Photo of Joe Vitacco at the Console of the 1933 Kilgen
at Our Lady of Refuge Church in Brooklyn, NY
FINAL FROM VIERNE 1st Symphony
This was recorded at the only organ recital I ever played
Recorded April 9, 1989 at Sacred Heart Church on the Notre Dame Campus
My earliest memory of the pipe organ was of the organ at my local parish church. I likely first heard the instrument when I was 3 or 4 years old. I was thrilled by the sound it produced from the softest pianissimo to the most thunderous fortissimo. With the curiosity of a child I had to learn everything about this instrument.
Years later I started taking piano lessons from the local piano teacher. Then in high school I took organ lessons. In college I studied the organ with Craig Cramer at the University of Notre Dame, took many music history and theory classes, but graduated with a degree in business.
Around this time the CD made its first appearance. There was much I liked about the new media and thought I could make a better more exciting product. This had to wait until 1995 when I came up with the idea of the perfect CD targeted at the 1996 AGO Convention in NYC, a multi-CD set featuring substantial documentation of 23 of New York City's most famous organs with 27 of the city's foremost artists playing them. The end result GOONY (Great Organs of New York) which was highly successful.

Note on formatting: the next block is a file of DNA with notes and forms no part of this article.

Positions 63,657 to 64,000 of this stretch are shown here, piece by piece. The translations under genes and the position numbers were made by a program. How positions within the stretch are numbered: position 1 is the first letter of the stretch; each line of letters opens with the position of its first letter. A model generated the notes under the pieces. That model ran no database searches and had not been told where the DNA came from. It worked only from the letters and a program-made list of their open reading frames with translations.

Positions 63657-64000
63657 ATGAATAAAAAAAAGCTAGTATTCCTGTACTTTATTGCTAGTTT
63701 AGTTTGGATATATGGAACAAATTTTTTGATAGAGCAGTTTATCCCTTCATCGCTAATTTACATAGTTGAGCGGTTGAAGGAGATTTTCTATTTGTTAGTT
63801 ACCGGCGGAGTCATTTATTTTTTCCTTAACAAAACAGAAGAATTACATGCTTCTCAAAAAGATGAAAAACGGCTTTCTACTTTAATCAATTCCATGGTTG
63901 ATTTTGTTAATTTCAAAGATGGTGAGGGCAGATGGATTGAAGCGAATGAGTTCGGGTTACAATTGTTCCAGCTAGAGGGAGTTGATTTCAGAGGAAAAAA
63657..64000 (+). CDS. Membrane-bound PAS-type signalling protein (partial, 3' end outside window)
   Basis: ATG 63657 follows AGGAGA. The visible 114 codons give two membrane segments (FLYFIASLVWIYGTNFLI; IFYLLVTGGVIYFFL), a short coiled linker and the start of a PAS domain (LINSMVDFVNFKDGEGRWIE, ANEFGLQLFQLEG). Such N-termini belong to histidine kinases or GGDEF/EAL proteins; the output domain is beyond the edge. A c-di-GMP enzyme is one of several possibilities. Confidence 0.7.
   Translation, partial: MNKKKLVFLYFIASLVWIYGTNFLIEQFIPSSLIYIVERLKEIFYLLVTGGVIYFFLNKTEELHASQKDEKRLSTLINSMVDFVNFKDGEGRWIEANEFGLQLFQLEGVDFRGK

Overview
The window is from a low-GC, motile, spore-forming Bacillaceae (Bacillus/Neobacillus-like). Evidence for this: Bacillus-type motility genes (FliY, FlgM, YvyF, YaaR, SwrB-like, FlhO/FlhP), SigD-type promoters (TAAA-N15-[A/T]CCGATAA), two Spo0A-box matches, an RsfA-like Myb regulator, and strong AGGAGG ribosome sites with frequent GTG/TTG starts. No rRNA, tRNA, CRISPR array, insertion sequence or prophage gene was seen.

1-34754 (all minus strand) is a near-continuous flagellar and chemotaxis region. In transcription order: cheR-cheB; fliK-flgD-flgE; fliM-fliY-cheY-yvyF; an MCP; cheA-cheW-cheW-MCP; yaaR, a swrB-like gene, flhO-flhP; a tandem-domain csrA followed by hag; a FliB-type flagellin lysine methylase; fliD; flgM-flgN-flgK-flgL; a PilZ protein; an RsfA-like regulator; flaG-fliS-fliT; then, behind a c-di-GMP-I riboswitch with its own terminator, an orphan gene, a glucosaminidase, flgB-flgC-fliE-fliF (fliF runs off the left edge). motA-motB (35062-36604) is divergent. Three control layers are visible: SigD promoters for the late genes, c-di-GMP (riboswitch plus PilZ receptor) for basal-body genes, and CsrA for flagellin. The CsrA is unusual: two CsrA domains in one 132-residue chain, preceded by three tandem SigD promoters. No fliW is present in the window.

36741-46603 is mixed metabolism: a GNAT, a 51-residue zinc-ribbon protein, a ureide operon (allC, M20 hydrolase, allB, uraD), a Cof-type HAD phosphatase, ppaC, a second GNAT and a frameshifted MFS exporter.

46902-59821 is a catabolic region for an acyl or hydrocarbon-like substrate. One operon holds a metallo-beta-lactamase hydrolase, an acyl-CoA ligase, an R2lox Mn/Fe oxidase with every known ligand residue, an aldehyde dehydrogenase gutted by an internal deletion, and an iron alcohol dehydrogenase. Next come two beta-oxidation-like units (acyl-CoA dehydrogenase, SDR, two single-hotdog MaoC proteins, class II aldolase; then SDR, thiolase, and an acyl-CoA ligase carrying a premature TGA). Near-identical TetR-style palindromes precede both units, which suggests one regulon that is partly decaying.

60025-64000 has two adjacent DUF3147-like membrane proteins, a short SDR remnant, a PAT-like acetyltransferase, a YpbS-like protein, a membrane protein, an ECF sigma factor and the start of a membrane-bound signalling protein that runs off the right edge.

In 1997 I started a new company, JAV Recordings, to document some of the best electropneumatic pipe organs built during the 20th century - those made by the Skinner and Aeolian-Skinner Companies. I set out to record top organists playing these magnificent pipe organs that were located all around the United States.
In 2001 I teamed up with a European recording engineer who shared my vision of making top quality organ recordings. Working in conjunction with him I was able to record some of the most important pipe organs in Europe. We made many recordings in Paris, at Saint-Sulpice and Notre-Dame Cathedral, that were very successful, and also in Rouen and Strasbourg.
Technology has rapidly changed since 1995, making things possible that one couldn’t have dreamed of a few years before. Blogs and social media have allowed me to engage with my customers and share photos, audio clips and videos with them. But the Internet has also caused changes in how people access music. The LP gave way to the CD and then audio downloading and now streaming. To keep pace with the changing technology I signed a contract with a leading digital aggregator to digitally distribute the entire JAV catalog as everything points to the eventual disappearance of the CD. But this change from physical product to streaming has lead to changes in how people value music since it can be obtained instantaneously and for little or no cost, though the costs and time to produce a first-class recording have not changed. This will make the future more challenging for the specialized music labels as payment for streams are fractions of a penny and their target market is small.
It is interesting when I reflect that changes in technology have allowed JAV Recordings to be successful. But to be successful in the future will require innovation and change. I hope JAV Recordings will play an integral part in promoting the pipe organ in the future. But the business model by which the music is recorded and promoted will be different than it is or was. A wise man once said that “he who lives must be prepared for change”.